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F1: Lewis Hamilton relishes challenge from young drivers, still hungry for more wins

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SAO PAULO (AP) Five-time Formula One champion Lewis Hamilton has a two-step plan for keeping the new generation of talented drivers behind him next season: match their youthful hunger and outwit them with the experience that comes with age.

The 33-year-old Hamilton wrapped up this year’s title at the Mexican Grand Prix two weeks ago and is already looking forward to the renewed challenge he will face in 2019 from a crop of young drivers who will only get better.

Hamilton, who became the youngest F1 champion when he won his first title at the age of 23 in 2008, says he sees a bit of himself in 21-year-old Ferrari driver Charles Leclerc and Red Bull’s 22-year-old Pierre Gasly.

“These are two young rising stars that are already showing incredible potential,” Hamilton said after he arrived in Sao Paulo for this weekend’s Brazilian Grand Prix.

He later added 21-year-old Red Bull driver Max Verstappen to the shortlist as well.

“I welcome the competition,” he said. “Naturally I do see a little bit of myself in them. At their age I had the same kind of eye of the tiger. Now it is a little different for me, I am one of the older drivers. But I feel like I still have that hunger they are coming in with.”

Hamilton also has the experience of spending a decade at the pinnacle of the sport, and he thinks that could help him stay at the top for a bit longer.

“Perhaps there are things that I will be able to bring to the table and that they won’t,” he said.

Interlagos will host the penultimate race of the F1 season this weekend. Hamilton called the Brazilian track “one of the trickiest of the season” and “an Achilles heel.”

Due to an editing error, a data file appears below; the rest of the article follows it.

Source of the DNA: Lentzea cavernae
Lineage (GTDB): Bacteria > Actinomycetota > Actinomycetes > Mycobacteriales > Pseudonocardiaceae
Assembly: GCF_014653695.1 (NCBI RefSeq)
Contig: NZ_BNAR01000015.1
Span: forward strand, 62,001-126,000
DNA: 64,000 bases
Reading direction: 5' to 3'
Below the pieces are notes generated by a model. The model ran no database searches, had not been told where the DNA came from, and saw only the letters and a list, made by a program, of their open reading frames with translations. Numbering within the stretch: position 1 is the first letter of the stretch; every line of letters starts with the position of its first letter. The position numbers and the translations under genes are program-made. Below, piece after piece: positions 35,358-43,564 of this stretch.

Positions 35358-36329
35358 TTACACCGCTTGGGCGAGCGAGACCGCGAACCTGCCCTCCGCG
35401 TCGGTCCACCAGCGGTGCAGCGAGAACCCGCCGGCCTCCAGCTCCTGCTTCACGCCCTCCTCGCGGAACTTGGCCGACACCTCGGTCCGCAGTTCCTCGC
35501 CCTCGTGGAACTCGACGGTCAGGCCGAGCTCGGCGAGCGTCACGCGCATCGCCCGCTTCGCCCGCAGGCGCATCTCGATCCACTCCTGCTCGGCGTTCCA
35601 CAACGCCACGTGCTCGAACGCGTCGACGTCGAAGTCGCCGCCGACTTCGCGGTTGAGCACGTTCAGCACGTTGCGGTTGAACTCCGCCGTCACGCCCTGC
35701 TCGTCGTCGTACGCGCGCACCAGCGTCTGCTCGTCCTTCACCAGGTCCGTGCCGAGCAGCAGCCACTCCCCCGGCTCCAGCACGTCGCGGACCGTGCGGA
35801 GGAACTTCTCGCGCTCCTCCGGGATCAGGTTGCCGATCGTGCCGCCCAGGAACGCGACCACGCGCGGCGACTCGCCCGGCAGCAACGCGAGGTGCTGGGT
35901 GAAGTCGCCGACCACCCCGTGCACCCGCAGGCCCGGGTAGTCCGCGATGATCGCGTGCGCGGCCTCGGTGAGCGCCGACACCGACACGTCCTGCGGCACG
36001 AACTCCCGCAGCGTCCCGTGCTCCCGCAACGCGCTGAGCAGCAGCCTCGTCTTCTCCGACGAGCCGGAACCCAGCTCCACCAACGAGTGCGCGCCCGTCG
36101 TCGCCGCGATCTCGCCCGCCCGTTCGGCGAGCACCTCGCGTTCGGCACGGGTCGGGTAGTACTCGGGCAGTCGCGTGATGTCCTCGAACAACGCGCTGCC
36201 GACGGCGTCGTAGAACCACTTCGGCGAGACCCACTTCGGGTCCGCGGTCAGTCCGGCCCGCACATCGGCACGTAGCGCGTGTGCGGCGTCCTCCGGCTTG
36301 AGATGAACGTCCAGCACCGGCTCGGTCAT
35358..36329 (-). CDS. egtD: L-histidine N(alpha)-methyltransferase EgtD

Hamilton won the Brazilian race in 2016 and lifted his first F1 title in Sao Paulo 10 years ago, finishing fourth after a dramatic overtake on the last lap.

“The first year here was quite difficult, but it has been improving over time,” he said.

While Hamilton has already clinched the individual title, his Mercedes team is still fighting with Ferrari for the constructor’s championship – meaning the Briton will not be able to relax just yet.

“We still have two races to go and a championship at stake,” he said.

Don’t know the Rolex 24? You should. Here’s why.

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Hello, America. It’s time to go racing again.

Yes, Supercross is now three weeks into its season, and the Chili Bowl Nationals is now effectively the Christopher Bell Invitational after the young NASCAR star won his 3rd consecutive Golden Driller last weekend.

But the Rolex 24 at Daytona International Speedway is the first marquee event on the American racing calendar – an event that just happens to have international prestige.

It’s also the start of Daytona Speedweeks, which culminates with NASCAR’s Daytona 500 on Feb. 17. But this is no mere opening act just warming up the crowd for the headliner.

In case you’re new to this event, here are a few reasons why it stands out: